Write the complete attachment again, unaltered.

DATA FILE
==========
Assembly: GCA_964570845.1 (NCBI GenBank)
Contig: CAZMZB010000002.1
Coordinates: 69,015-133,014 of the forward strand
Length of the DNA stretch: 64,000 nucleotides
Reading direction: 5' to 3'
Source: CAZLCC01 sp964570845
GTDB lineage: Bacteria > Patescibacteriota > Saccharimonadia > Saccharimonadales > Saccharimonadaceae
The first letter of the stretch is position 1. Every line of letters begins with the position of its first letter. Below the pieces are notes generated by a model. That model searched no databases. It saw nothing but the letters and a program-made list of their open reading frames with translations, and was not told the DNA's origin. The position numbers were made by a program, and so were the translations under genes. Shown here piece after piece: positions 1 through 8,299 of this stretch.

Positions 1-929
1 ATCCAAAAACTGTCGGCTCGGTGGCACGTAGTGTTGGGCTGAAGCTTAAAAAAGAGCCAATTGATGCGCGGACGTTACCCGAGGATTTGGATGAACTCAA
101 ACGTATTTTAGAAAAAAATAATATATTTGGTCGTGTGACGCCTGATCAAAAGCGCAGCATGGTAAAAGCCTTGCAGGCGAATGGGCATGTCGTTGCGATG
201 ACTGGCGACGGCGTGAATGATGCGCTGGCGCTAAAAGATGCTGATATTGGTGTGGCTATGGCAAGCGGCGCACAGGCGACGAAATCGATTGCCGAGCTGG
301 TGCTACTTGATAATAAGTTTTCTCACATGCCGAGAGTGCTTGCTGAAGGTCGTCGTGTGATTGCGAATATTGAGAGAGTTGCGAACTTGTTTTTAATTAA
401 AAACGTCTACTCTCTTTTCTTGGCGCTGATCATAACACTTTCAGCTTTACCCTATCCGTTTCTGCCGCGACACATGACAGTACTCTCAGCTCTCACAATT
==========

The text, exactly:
Assembly: GCA_964570845.1 (NCBI GenBank)
Contig: CAZMZB010000002.1
Coordinates: 69,015-133,014 of the forward strand
Length of the DNA stretch: 64,000 nucleotides
Reading direction: 5' to 3'
Source: CAZLCC01 sp964570845
GTDB lineage: Bacteria > Patescibacteriota > Saccharimonadia > Saccharimonadales > Saccharimonadaceae
The first letter of the stretch is position 1. Every line of letters begins with the position of its first letter. Below the pieces are notes generated by a model. That model searched no databases. It saw nothing but the letters and a program-made list of their open reading frames with translations, and was not told the DNA's origin. The position numbers were made by a program, and so were the translations under genes. Shown here piece after piece: positions 1 through 8,299 of this stretch.

Positions 1-929
1 ATCCAAAAACTGTCGGCTCGGTGGCACGTAGTGTTGGGCTGAAGCTTAAAAAAGAGCCAATTGATGCGCGGACGTTACCCGAGGATTTGGATGAACTCAA
101 ACGTATTTTAGAAAAAAATAATATATTTGGTCGTGTGACGCCTGATCAAAAGCGCAGCATGGTAAAAGCCTTGCAGGCGAATGGGCATGTCGTTGCGATG
201 ACTGGCGACGGCGTGAATGATGCGCTGGCGCTAAAAGATGCTGATATTGGTGTGGCTATGGCAAGCGGCGCACAGGCGACGAAATCGATTGCCGAGCTGG
301 TGCTACTTGATAATAAGTTTTCTCACATGCCGAGAGTGCTTGCTGAAGGTCGTCGTGTGATTGCGAATATTGAGAGAGTTGCGAACTTGTTTTTAATTAA
401 AAACGTCTACTCTCTTTTCTTGGCGCTGATCATAACACTTTCAGCTTTACCCTATCCGTTTCTGCCGCGACACATGACAGTACTCTCAGCTCTCACAATT